A judge ruled this week Georgia’s six-week abortion ban will remain in effect as court challenge moves forward. Here’s an overview of where other state lawsuits stand.
Since the beginning of the pandemic, one symptom of Covid has stood out as being unusual: a significant percentage of people report a loss of smell. The loss can be a symptom of greater neurological damage, which is still one of the things we know the least about in terms of Covid’s impact. Two new studies published in the past week, however, shine some light on the subject.
A study published in the journal Pediatrics finds that nearly 10% of children who are hospitalized for Covid experience complications affecting their brains. These complications include seizures, brain abscesses, ischemic stroke and other forms of brain damage. “The complications are almost uniformly associated with worse outcomes and can be life-altering conditions,” one of the authors of the study said.
Another piece of research published Wednesday in The Lancet found that unlike some other Covid complications like risk of heart disease or diabetes, the risk of neurological damage does not dissipate over time. The researchers here analyzed health records from nearly 1.3 million people who’d been diagnosed with Covid over a two-year period and found that those patients had increased risk of developing conditions like dementia, seizures or epilepsy, brain fog and psychotic disorders like schizophrenia compared to people who had other respiratory infections. These risks became elevated during both the delta wave and the omicron wave.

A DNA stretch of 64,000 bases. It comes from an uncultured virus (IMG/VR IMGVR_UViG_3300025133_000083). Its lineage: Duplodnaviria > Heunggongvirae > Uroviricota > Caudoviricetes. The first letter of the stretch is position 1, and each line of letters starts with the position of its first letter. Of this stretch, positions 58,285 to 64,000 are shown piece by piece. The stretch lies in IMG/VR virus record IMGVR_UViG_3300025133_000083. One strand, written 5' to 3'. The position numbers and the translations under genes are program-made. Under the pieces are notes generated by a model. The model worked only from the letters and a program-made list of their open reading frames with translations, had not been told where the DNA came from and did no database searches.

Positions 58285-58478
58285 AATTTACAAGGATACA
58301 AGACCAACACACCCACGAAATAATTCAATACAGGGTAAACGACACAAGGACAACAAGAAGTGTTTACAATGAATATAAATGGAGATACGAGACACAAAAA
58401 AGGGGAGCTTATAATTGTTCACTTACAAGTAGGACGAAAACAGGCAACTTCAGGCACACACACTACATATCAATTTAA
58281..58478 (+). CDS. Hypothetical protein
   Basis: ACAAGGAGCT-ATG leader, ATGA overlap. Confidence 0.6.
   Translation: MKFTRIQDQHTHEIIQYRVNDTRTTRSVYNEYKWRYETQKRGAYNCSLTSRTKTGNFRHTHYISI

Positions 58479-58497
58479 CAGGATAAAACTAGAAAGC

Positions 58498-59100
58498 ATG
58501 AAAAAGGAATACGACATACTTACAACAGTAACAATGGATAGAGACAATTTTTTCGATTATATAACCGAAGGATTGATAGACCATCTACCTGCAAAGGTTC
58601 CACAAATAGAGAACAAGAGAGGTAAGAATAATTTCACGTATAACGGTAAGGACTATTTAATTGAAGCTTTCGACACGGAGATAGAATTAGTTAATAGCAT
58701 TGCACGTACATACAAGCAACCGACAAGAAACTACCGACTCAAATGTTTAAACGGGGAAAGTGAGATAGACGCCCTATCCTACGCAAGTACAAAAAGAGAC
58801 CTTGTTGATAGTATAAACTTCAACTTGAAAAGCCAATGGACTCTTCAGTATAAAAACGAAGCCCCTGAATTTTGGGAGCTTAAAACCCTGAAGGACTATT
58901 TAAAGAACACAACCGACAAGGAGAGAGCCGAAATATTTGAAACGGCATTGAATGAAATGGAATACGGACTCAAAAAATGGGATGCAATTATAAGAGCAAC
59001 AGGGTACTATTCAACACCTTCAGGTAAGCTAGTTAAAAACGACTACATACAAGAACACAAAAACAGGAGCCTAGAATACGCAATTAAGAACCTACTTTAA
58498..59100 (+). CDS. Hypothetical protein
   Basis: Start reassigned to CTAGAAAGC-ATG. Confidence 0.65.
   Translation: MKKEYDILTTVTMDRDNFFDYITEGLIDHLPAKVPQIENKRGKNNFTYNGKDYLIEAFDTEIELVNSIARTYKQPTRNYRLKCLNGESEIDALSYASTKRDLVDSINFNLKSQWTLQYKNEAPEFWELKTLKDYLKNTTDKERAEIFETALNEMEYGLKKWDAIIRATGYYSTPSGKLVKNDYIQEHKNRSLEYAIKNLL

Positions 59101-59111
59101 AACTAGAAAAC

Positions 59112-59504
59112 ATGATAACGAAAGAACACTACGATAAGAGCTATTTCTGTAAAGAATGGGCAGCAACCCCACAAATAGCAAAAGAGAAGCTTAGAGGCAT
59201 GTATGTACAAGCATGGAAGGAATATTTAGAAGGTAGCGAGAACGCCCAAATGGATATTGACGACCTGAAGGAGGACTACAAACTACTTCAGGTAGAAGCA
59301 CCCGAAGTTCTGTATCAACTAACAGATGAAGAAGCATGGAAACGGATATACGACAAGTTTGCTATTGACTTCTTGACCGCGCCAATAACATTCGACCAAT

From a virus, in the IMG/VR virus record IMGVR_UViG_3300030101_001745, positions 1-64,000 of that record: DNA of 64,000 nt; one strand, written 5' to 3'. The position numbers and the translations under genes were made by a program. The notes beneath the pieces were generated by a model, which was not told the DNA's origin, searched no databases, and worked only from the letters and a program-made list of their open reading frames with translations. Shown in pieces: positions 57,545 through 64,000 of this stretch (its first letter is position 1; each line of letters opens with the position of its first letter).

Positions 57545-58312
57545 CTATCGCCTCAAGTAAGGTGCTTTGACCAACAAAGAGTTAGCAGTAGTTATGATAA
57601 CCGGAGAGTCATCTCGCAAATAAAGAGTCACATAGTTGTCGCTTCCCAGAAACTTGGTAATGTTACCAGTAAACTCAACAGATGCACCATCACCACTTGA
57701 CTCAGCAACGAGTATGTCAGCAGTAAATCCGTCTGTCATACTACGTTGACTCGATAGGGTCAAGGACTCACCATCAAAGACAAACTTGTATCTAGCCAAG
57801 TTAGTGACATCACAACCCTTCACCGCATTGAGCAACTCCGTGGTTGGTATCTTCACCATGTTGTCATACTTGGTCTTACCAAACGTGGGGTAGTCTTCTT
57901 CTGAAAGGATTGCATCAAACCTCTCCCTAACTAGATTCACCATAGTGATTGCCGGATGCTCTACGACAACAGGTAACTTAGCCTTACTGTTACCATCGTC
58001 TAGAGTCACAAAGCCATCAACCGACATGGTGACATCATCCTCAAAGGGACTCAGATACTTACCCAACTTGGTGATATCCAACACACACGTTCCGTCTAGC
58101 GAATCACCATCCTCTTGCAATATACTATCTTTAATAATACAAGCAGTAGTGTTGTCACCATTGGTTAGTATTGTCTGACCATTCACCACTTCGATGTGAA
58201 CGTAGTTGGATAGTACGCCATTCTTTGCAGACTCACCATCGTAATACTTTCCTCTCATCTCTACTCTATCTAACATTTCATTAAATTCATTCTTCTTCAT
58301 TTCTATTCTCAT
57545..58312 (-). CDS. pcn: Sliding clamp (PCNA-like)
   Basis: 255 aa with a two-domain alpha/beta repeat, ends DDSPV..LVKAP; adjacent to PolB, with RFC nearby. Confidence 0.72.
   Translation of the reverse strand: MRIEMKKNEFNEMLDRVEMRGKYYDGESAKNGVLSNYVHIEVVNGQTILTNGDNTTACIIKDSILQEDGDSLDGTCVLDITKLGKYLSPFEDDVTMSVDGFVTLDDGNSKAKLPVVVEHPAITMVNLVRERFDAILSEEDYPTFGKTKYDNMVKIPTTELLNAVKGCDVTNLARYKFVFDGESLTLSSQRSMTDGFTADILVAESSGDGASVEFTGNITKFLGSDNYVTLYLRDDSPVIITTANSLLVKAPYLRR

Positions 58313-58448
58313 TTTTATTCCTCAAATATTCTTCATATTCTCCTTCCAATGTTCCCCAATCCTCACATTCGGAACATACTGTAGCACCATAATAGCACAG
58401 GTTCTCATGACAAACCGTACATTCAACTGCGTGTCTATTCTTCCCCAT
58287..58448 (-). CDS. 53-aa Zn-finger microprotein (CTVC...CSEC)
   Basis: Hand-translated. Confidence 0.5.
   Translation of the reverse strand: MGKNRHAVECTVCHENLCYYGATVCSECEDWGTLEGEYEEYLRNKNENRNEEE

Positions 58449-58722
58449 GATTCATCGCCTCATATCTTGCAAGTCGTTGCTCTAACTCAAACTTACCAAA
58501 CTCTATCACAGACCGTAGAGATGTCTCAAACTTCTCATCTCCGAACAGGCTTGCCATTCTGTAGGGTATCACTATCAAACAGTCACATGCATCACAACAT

Given the magnitude of the number of people who’ve been infected with Covid, even a slightly elevated risk of these complications means that hospitals and healthcare systems will have to deal with potentially hundreds of thousands or even millions more patients for these conditions as time goes on.
An HIV Vaccine May Be Closer Than Ever — Thanks, In Part, To Covid-19
Infectious disease expert Dave Wessner reports from the 24th International AIDS Conference, where researchers shared ways that Covid vaccine development might help the development of a vaccine for AIDS. Read more here.
Other Coronavirus News
The effectiveness of Pfizer and BioNTech’s Covid-19 vaccine against infection in teens fades rapidly in the weeks after vaccination, according to real-world data, but it still provides significant protection against severe illness and death.
The U.K. has authorized Moderna’s Covid vaccine that targets two different variants of the virus, a world first as pharma firms adapt to a changed viral landscape and countries prepare to launch fall booster campaigns.
CDC director Rochelle Walensky announced Wednesday she will make major modifications to the agency’s structure, including staffing changes and efforts to improve public messaging, after she said the agency failed to adequately respond to the Covid-19 pandemic.
Some 56% of a sample of people who tested positive for Covid-19 during the winter omicron surge were not aware they were infected, a new study found, adding to concerns that low levels of virus detection helps fuel the spread of the highly contagious variant.
What Else We are Reading
Life Sciences, Forbes – Healthcare